Tuesday, April 16, 2024

Regent receives Bureau Veritas design approval for its electric Viceroy seaglider

The boston-based company, Regent, has received an Approval in Principle (AiP) from Bureau Veritas Marine & Offshore for the design of its novel seaglider, a wing-in-ground effect vehicle that travels exclusively over the water. Regent’s Viceroy is the world’s first electric seaglider – a hybrid vehicle described as part aircraft, part boat.

This AiP marks an important certification milestone for seagliders, offering a clear path for the vehicle’s classification as a wing-in-ground effect (WIG) maritime vessel and the commencement of commercial seaglider operations. Regent currently has a backlog of $7B in provisional orders for their seagliders from ferry and aviation operators.

Bureau Veritas is a major global classification society that is backed up by 190 years of experience in reviewing and approving novel seagoing vessels such as Regent’s seaglider. Regent has been collaborating with Bureau Veritas Marine & Offshore’s engineers for 10 months now. The AiP includes a series of workshops encompassing aspects of the vehicle’s structure, mechanical systems, avionics, propulsion, and safety systems.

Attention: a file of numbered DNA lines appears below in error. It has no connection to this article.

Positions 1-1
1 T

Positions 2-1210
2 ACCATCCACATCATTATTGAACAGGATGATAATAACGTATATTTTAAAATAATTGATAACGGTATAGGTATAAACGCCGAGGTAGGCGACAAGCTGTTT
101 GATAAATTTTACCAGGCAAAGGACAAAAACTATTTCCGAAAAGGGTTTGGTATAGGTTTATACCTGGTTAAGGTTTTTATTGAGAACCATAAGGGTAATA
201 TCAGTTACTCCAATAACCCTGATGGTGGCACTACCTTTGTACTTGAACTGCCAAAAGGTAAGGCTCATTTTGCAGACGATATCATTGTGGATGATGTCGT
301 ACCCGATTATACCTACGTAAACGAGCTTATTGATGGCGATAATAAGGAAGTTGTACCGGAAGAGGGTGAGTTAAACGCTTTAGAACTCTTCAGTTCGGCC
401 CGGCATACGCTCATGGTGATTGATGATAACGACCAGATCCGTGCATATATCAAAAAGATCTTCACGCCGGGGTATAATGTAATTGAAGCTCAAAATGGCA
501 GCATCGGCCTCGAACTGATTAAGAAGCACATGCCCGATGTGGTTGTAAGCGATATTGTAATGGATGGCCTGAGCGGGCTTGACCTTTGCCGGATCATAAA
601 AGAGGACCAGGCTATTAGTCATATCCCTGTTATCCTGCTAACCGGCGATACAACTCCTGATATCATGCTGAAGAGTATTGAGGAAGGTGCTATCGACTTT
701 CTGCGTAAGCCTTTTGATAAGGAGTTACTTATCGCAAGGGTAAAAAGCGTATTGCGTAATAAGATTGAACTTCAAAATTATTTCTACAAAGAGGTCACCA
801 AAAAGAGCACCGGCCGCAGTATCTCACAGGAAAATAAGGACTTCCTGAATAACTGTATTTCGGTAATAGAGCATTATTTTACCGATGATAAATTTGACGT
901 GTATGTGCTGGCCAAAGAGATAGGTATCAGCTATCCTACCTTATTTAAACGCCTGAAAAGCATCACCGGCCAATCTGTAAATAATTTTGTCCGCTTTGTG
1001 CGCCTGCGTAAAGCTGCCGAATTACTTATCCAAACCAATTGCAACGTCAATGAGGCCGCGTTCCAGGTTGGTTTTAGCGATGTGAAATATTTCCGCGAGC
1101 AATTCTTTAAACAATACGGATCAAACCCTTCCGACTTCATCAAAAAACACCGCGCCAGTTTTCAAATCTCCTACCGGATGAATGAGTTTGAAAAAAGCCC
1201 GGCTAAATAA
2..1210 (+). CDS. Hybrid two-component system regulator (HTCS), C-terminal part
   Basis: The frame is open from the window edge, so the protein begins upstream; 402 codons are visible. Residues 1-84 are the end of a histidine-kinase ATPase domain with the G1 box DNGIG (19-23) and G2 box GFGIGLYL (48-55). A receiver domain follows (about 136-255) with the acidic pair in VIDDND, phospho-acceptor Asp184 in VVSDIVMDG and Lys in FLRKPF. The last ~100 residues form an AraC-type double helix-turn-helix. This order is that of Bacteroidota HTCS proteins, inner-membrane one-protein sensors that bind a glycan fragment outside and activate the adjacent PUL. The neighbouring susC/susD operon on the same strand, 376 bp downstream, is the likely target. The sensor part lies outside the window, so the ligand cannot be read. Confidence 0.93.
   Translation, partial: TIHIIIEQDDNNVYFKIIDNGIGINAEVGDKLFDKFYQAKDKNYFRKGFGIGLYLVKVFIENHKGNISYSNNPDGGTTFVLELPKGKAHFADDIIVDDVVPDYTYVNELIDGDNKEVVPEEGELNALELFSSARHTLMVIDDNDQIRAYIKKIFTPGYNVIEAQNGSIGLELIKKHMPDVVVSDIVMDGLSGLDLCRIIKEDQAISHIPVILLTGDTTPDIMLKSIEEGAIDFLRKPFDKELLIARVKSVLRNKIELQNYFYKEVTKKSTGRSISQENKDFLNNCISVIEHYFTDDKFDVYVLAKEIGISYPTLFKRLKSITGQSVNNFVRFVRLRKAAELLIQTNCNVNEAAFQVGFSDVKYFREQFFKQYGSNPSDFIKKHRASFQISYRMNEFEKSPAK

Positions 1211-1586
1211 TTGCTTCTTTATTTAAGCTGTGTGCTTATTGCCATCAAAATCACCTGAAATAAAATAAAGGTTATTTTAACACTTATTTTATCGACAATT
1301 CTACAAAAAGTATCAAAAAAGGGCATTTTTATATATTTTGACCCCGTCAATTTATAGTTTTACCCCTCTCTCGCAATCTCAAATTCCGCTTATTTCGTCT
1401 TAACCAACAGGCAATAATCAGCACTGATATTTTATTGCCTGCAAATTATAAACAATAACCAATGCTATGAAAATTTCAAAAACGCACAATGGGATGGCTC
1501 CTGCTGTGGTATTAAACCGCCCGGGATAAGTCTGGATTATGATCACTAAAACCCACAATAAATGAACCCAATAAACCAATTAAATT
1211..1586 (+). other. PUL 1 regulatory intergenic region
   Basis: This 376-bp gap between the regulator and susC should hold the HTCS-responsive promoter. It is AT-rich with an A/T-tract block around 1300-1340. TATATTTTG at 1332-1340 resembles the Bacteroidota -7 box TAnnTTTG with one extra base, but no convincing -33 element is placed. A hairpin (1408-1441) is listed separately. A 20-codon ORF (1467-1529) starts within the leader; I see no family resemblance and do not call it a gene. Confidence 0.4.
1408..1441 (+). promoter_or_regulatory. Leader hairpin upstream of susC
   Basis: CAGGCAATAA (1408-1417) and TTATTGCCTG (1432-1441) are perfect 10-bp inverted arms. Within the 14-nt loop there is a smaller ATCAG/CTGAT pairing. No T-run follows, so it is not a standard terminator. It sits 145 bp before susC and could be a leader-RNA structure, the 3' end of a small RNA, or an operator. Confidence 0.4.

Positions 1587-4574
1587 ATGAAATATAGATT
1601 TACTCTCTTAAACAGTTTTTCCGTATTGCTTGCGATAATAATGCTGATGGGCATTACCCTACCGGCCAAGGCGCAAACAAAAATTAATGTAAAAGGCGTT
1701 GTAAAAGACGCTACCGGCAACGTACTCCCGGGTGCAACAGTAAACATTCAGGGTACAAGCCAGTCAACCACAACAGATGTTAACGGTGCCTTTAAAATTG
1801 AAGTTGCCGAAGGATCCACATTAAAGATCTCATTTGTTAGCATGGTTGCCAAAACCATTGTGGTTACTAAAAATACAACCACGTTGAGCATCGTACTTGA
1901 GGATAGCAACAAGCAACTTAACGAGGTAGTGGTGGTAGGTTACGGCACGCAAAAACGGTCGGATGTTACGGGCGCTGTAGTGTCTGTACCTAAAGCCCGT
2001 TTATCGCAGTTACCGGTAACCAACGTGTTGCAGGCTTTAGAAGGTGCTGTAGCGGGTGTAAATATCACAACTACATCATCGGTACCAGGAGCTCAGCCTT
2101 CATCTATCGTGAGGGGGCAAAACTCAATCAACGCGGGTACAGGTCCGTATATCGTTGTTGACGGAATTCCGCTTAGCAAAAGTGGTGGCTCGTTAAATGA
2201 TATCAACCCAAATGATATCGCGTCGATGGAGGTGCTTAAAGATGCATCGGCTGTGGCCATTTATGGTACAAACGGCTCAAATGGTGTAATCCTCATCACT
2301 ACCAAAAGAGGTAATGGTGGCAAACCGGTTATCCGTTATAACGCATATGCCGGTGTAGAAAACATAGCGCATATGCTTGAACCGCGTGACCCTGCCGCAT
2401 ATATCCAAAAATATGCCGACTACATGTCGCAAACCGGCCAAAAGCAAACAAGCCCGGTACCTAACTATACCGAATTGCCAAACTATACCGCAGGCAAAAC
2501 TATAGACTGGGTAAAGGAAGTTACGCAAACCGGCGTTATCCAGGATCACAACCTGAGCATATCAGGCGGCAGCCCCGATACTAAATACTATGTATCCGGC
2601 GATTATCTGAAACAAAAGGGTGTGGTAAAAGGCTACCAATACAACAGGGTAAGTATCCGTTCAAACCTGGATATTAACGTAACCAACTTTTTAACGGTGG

Throughout the process, Bureau Veritas provided preliminary expert advice with a focus on the early identification of rules and regulatory framing for the seaglider’s classification. This AiP marks an important milestone for Regent before it commences serial production of the new vessel. It’s a significant step forward in enabling seaglider operations in countries around the world.

This Approval in Principle will be followed by a design appraisal process, a series of technical studies that are now underway that will allow the implementation of the seaglider’s design and operation without significant risk of compliance or qualification issues.

The electric Viceroy seaglider is a wing-in-ground-effect craft that operates a few meters off the water’s surface and couples the high speed of an airplane with the low operating cost of a boat. The company says their vehicle will service routes up to 180 miles with existing battery technology and routes up to 500 miles with next-gen batteries, all via existing dock infrastructure. The vessel is designed to carry up to 12 passengers. When it hits the water, the Viceroy takes it up a notch, being able to reach up to 184 mph (296 km/h).

The full-scale prototypes will begin sea trials by 2023, and the company plans to launch its first electric Viceroy in 2025.